Note to the Teacher
This week, we have a typical lesson format again! We know this is the Saturday before Sunday, but feel free to use this lesson however it works. If you happen to be having a New Year’s Eve gathering, this would be a great way to pause and have some spiritual time during celebration.
This week, we find ourselves in an in-between moment, between Christmas and the new year. This in-between-ness is a powerful place to reflect on life and where we find meaning. The passage we find in Ecclesiastes is a perfect prompt to help students ponder these things. This lesson will focus on deciding where to focus and what gives life meaning and purpose.
1. Ice Breaker: Meaningless Meanings (10 minutes)
Before you begin, write several topics that might be on the minds of your students on a whiteboard or flipchart. For example, you might write “Christmas,” “New Year,” “family,” “going back to school,” “fireworks,” “church,” and so on. When students enter, give them each a 3x5 card and writing utensil. Tell them you are going to be making up new words to describe experiences that happen around the topics on the board. They are to write their new word on the front of the card and the definition on the back of the card. It will help to give them an example or two:
Christmanxiety – The feeling you get on the night before Christmas
Shocksome – The feeling of shock mixed with awe, like when a huge firework explodes in the night sky.
Once the students have finished, have them hand the cards to you. Read the words and definitions out loud and have students guess who created each word.
2. Read Scripture (5 minutes)
For this scripture, pass a Bible around and have students take turns reading a verse at a time.
Read Ecclesiastes 3:1-13.
3. Discussion (15 minutes)
- What was most surprising in that passage?
- What was something you disagreed with in this passage?
- Does remembering that there is a time for everything help or hurt a teen’s outlook on life? How so?
- Look back at the list in verses 2-8. What time is it in your life right now? Select a couple of the things from the list to describe your current experience of life.
- Read verses 12-13 again. Do you think this is true and/or good advice? How do you think people would live differently if they believed this to be true?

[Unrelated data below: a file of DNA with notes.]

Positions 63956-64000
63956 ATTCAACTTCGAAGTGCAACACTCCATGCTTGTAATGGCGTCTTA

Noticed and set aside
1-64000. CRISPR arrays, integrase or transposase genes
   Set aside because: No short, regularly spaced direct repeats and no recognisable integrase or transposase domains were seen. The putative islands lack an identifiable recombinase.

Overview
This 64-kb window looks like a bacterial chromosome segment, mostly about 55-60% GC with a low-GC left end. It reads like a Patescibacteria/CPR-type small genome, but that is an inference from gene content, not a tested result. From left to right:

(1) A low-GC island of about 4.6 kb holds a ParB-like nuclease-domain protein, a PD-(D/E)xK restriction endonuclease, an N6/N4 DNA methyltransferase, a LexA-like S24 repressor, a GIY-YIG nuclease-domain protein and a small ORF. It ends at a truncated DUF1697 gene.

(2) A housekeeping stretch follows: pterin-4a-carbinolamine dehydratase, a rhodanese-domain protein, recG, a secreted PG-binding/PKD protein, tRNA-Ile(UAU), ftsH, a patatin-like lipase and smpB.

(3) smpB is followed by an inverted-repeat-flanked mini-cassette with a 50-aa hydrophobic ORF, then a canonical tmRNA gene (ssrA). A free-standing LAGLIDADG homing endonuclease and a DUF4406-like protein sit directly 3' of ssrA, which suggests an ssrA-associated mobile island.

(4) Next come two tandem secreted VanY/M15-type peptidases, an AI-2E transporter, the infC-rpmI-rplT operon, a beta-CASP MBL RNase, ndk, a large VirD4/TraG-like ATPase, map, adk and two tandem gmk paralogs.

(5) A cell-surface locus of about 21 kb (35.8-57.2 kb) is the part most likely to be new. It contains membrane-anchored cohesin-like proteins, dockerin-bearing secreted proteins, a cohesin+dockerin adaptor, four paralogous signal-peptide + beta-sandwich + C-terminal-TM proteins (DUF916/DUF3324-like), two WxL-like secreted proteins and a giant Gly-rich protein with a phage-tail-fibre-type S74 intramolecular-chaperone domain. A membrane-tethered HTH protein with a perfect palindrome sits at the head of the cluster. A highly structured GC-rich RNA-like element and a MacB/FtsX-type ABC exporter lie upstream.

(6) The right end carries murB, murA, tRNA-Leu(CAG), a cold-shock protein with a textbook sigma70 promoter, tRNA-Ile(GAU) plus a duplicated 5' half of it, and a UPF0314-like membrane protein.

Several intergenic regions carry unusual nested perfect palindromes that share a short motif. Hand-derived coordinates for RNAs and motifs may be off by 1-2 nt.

4. Activity and Discussion (20 minutes)
This passage of scripture reveals a powerful truth: nothing in life is forever. This concept is a comfort in hard times: the hard times won’t last forever, and it is a caution in good times: don’t take this for granted. When we keep this truth in mind, it helps us weather the storms of life and savor the good times. This activity will help students to do just that.
Explain this truth to the students and tell them that they are going to spend time creating their own list of good and hard things like the one in Ecclesiastes. As a group, they will make a list of good and hard things that happen in the lives of teens in the area. Try to find a way to arrange their answers in pairs — mimicking the passage from Ecclesiastes. When someone names a generally positive thing, ask the students to name the bad version or opposite, and vice versa. Once you have a good list, divide the words among the students and invite each student to write his/her words creatively with symbols or depictions that echo the words. Each word should be on its own sheet of paper.
Once the students have finished, put the words in their pairs on the wall. Begin by saying, “There’s a season for everything and a time for every matter under the heavens”; then say, “A time to [good thing] and a time to [bad thing]” until you reach the end.
- 3x5 cards
- Writing implements
- Markers, pencils, colored pencils, etc.